• Figs, raisins are a good snack for your older sweet-toothed toddler.
  • For a younger toddler, use raw and well-boiled vegetables and finger foods such as boiled and slickly cut carrot, beans, and so on.
  • Offer cracker with cheese at the snack time.
  • Homemade soup, cheese and fruit sticks are also good options.

Final thoughts

Feeding healthy to the toddler doesn’t have to cost most. Smart shopping for veggies, fruits, meats, proper meal planning can do the magic. If you experience frequent power struggle time while feeding your toddler and your kid sleeps less than usual, then seek pediatric consult for help.

Baby Items You Don’t Need

There’s no question about it: Babies are expensive. From nursery furniture to car seats to clothing, the cost of raising an infant can really add up. And let’s not forget the monthly expense of diapers, wipes, and food. While there’s no getting around certain baby-related expenses, you can cut corners and save money by being smart about the things you buy. In fact, there are plenty of popular baby items out there that you can easily do without. If you’re on a budget, here a few you’ll probably want to skip:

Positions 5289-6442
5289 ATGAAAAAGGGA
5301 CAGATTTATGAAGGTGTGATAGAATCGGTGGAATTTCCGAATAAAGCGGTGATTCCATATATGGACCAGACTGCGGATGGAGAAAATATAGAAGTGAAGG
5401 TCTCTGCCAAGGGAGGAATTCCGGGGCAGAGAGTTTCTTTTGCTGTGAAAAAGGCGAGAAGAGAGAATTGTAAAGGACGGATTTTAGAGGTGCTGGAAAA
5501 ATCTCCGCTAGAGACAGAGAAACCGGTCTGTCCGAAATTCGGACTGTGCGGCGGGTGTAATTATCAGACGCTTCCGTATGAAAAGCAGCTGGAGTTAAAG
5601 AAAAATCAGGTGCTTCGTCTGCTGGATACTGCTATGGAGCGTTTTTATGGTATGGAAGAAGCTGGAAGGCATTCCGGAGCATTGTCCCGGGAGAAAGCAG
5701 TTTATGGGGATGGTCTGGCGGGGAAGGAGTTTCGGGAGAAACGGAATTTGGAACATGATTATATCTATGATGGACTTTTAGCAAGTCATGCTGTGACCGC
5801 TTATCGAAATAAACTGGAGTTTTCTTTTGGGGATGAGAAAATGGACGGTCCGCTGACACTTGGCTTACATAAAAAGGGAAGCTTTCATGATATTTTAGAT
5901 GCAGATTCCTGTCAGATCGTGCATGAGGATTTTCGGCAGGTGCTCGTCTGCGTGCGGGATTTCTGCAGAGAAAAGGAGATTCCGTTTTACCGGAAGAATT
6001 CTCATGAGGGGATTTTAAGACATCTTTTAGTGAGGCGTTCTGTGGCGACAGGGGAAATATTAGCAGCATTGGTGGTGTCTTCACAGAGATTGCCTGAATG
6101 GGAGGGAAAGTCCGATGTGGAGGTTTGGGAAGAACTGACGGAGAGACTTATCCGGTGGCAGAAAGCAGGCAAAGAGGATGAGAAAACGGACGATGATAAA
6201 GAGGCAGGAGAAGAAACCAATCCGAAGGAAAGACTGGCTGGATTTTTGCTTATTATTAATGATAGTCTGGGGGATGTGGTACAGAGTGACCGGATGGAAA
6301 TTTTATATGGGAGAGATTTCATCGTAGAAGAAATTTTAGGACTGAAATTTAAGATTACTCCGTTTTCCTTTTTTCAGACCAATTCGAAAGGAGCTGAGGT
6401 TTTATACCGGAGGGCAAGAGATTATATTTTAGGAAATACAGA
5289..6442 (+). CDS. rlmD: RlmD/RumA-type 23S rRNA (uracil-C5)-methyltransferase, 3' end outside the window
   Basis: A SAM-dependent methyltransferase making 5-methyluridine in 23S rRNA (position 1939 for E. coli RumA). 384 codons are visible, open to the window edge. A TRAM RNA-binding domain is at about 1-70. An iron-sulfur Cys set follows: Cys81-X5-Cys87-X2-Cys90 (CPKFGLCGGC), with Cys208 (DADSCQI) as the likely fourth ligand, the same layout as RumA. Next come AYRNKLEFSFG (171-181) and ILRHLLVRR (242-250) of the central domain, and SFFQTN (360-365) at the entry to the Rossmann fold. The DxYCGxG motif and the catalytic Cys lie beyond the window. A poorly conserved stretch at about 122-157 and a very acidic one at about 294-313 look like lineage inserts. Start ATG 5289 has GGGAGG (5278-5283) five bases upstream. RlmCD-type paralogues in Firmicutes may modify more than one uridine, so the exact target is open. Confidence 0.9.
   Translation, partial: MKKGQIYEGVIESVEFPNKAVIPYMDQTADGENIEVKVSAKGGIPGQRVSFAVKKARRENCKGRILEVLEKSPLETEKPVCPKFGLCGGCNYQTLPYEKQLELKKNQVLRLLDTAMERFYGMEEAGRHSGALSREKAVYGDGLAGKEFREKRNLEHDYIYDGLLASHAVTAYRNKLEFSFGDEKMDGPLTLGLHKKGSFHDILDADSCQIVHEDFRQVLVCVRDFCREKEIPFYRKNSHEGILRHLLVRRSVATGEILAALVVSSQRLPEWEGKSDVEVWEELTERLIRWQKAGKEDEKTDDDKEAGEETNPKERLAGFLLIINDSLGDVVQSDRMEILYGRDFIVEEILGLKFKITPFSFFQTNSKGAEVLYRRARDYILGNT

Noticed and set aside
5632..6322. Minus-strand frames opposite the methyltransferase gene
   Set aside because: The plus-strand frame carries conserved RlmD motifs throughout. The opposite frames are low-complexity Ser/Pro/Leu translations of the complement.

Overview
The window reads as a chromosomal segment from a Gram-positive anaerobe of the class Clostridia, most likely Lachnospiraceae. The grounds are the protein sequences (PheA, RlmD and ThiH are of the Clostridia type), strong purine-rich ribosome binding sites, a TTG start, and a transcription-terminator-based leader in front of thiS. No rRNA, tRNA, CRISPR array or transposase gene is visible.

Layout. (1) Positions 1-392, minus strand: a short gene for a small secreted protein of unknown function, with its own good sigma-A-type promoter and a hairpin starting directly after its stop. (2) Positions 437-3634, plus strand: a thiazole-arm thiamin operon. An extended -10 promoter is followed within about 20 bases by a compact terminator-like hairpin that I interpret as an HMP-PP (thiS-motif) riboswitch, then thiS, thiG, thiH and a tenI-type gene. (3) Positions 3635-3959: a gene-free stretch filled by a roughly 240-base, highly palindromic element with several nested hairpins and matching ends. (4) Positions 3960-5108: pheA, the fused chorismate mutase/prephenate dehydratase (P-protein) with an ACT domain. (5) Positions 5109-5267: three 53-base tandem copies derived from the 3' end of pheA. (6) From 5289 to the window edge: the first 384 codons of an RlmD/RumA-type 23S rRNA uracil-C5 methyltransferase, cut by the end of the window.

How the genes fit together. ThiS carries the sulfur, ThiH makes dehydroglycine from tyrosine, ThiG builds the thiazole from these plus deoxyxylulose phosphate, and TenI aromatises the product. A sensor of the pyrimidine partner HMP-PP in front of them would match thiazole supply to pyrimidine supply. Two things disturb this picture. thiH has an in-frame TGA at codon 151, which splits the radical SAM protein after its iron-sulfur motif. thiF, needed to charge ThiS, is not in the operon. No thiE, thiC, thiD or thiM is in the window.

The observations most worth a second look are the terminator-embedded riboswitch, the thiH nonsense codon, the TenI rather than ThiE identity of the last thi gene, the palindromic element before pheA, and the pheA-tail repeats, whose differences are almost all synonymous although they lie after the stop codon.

Wipe Warmer

It’s natural to want your baby to be as comfortable as possible, but here’s the thing: Wipes were designed to keep babies nice and clean, and they do their job just fine at whatever natural temperature they come in. Unless you’re storing your wipes in the refrigerator (and why would you?), there’s no need to warm them up before applying them to your baby’s bottom. Save your $30, or, if anything, spend it on a nice warm blanket.

Baby Bullet

There’s no need to spend $60 or more on a food processor with cute packaging. Want to know what does a fine job at pureeing baby food? A regular food processor. If you have one already, there’s no need to spend money on the baby version.

Plush Stuffed Animals

Sure, stuffed animals are nice and soft, and they’re perhaps fun to look at, but there’s no need to buy your infant an expensive one. In fact, many stuffed animals are actually unsafe for babies, as they come with removable eyes and other hazardous components for infants. Instead of stuffed animals, invest in some learning and development toys for your little one.

Shopping Cart Covers